Ribeauvillé, Alsace, France
Posted on June 28, 2014
Our final adventure in France was in Alsace, the region on the west side of the Rhine River across from Germany’s Black Forest, hemmed in on the west by the gentle Vosges Mountains. We wanted to spend a few days here to sample their fine wines, especially Gewürtztraminer, and gorge on as much of the famous local cuisine as possible. We were familiar with many of the wine villages here and chose Ribeauvillé for being among the most beautiful. Staying here was among the highlights of our trip.
We had particularly good accommodations and the best of hostesses, and fine internet connection for a change. The place was once a tannery but was fully renewed and modernized a couple of years ago. We had about as much room as a standard house.
We had hardly set our luggage down and gotten a tour of our digs before Carmen, the property owner, suggested we go wine tasting. Of course we wanted to! Her winery of choice was just around the corner, so off we went on foot.
We sampled quite a number of wines, liked them all, despite always being rather critical because of our specific tastes and interests. Before we left we decided to buy a bottle for evening consumption. Before I could think twice, Carmen had already paid for it, along with buying us a bottle of her favorite pinot noir. Wow, what a way to start. Later I asked Carmen if she took all her clients wine tasting. She said, no, of course not, but she could tell from our earlier email correspondence that we would get along and would likely be interested.
Next day Carmen came over to tinker with the wifi because it was not working properly and got it going again. Now that’s service. For our troubles, she also brought a kilo of beautiful cherries, and gave us a hard back book on the area as seen at Christmas. (We are so tempted to spend the Christmas holidays there)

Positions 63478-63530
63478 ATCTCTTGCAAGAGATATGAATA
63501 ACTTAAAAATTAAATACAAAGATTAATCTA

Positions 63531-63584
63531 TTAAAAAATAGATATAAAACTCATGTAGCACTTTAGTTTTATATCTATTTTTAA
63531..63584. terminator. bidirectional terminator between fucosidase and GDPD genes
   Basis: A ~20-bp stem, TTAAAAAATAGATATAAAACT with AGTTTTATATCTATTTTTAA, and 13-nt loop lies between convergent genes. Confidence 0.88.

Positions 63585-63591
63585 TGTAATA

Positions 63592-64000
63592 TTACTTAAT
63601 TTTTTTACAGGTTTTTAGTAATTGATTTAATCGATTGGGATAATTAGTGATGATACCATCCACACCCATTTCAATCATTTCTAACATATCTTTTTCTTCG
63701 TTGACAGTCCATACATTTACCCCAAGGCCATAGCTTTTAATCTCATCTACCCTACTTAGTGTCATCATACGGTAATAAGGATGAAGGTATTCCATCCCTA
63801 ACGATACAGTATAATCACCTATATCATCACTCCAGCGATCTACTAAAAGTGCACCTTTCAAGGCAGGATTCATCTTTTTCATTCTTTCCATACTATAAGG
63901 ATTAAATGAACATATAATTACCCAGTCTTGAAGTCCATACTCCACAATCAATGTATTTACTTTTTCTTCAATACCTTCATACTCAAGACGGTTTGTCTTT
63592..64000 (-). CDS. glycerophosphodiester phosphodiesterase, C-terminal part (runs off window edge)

Before darkness fell, Eva and I were out exploring the town. What a great place, a feast for the eyes, and not overly touristy, at least not up on our end.
Oh, as for a nice dinner on the sidewalk, you can see what was put together for us. Eva had amazingly good duck and I had something equally delicious, chicken in a Riesling wine sauce.
Despite the small size of the village, there was lots to do, as you can see from the map Carmen gave us. We took several walks into the vineyards, to a textile factory on the upper edge of town, and finally to the castle ruins that look down on the town.
The town was loaded with flowers and every one looked healthy. How do they do it?
Despite our goal of keeping dietary carbs to a minimum, we couldn’t resist frequent visits to the bakeries.
One day as we wandered a few blocks from our abode, we suddenly came across a familiar looking tree, a giant Sierra redwood. I don’t know how it got there but it was thriving. A nearby senior home was called The Sequoia. Maybe it gives the people there a positive spirit.
On our last day we took a right strenuous hike up to the castle ruins that look down onto the town.
I’m going to end this post here because, before we left town, Carmen and her friend Lucien, invited us on an outing that ended up taking all day. It deserves its own post.